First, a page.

It’s a question I’ve been asked quite a bit recently. Blackberry is THE handset of choice for teenagers and early 20s. And the reason is BBM. Why BlackBerry messenger? First and foremost it’s free without a contract. It allows group conversations, it allows anonymous forwarding of messages. That’s the main reason why teenagers use BlackBerry, but there are a few other reasons. BlackBerrys have buttons. Touch screens are slow and hard to use on the move. Buttons can be used with two thumbs making it much faster to type. And BlackBerrys are cool. Maybe you thought the iPhone was cool? It is if you are over 25, but not if you’re a teenager. Just as BBM started to catch on, the BlackBerry was paraded around by the likes of Paris Hilton, various rappers and in Gossip Girl.
Of course the thing about BBM is that it’s adoption is the same happy accident as SMS. It was clearly invented as a business tool, but teenagers liked it because it was fast and cheap. Before BlackBerry knew it they were the teen object of desire.
So why wasn’t it MSN? After all teenagers were already using MSN on their PCs? The primary reason is one of cost. You needed a data tariff on the handset before you could use it. BBM is free. Both handset manufacturers and operators have tried to introduce something similar. In the UK there is Orange friends. Nice idea, but it’s not going to work. Firstly, operator-based communication channels have a history of failure (dare I mention Vodafone 360?). Teenagers don’t mind being tied to a handset, but they don’t like being tied to a particular operator. Operators aren’t cool. Handsets are.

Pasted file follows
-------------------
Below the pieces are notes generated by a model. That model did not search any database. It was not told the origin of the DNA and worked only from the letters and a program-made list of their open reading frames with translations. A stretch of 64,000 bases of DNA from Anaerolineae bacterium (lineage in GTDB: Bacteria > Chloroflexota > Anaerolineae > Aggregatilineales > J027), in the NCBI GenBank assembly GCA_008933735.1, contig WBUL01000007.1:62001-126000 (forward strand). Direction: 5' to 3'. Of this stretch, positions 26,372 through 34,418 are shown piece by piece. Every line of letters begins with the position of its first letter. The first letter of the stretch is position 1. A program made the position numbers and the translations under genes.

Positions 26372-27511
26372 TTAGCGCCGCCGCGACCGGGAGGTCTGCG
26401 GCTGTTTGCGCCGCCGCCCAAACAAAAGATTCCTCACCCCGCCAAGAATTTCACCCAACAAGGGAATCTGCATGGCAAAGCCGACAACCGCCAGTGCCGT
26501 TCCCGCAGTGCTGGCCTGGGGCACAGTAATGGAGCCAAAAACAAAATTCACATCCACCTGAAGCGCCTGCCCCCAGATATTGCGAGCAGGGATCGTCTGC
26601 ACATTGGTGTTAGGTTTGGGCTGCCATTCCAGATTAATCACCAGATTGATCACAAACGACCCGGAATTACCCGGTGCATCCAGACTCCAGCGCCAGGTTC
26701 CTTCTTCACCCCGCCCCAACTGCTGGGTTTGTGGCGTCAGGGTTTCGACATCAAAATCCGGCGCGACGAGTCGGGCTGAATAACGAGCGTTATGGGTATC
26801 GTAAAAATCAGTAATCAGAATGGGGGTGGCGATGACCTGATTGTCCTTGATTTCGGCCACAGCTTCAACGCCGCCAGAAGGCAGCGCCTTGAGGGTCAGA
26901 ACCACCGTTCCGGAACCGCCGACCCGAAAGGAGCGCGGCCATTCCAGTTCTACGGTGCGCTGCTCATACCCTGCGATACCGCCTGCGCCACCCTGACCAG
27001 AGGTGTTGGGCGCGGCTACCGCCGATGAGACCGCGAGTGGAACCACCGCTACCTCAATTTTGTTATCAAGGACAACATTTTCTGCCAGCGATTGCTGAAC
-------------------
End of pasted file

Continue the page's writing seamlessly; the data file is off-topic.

So what about things like Skype, iChat and other messenger services? The short answer is that it’s simply too late. BBM has stolen the market, and it is nearly impossible to catch up. If all your friends are on BBM, switching to another channel is akin to social suicide. There are also a few usability issues to throw in. If you want to use MSN or iChat you need to keep the app open. BBM is already there.
Will BBM see the end of SMS?
There is no evidence that BBM will see the death of SMS. True, teenagers are switching away from email, but they are still using SMS to communicate with those who don’t have BBM (they’re called adults). One key issue is that the last time teenagers adopted a cheap, fast messaging system it was SMS in the 90s and look what happened to that. We are now at a point where more people use SMS globally than make phone calls. SMS also brings massive revenues for the operators. But BBM will not necessarily have the same rate of adoption for a couple of reasons. Firstly, unlike SMS it isn’t universal. It’s only Blackberry and they have little over 5% of the global handset market. SMS was built into every GSM network as standard. Secondly, there’s no significant revenue opportunity for the operators. The value of BBM is in selling handsets. True, the operators make money on their handsets, but their primary source of revenue is in subscriptions – making money from voice, SMS and data (maybe).
From a brand marketing perspective, this means that SMS is still significant. It is still very much the call to action, the thing that more than 90% of people use, more than 90% of text messages are read and more than 90% of people remember what a brand message said. BBM has a long way to go before it can catch that up.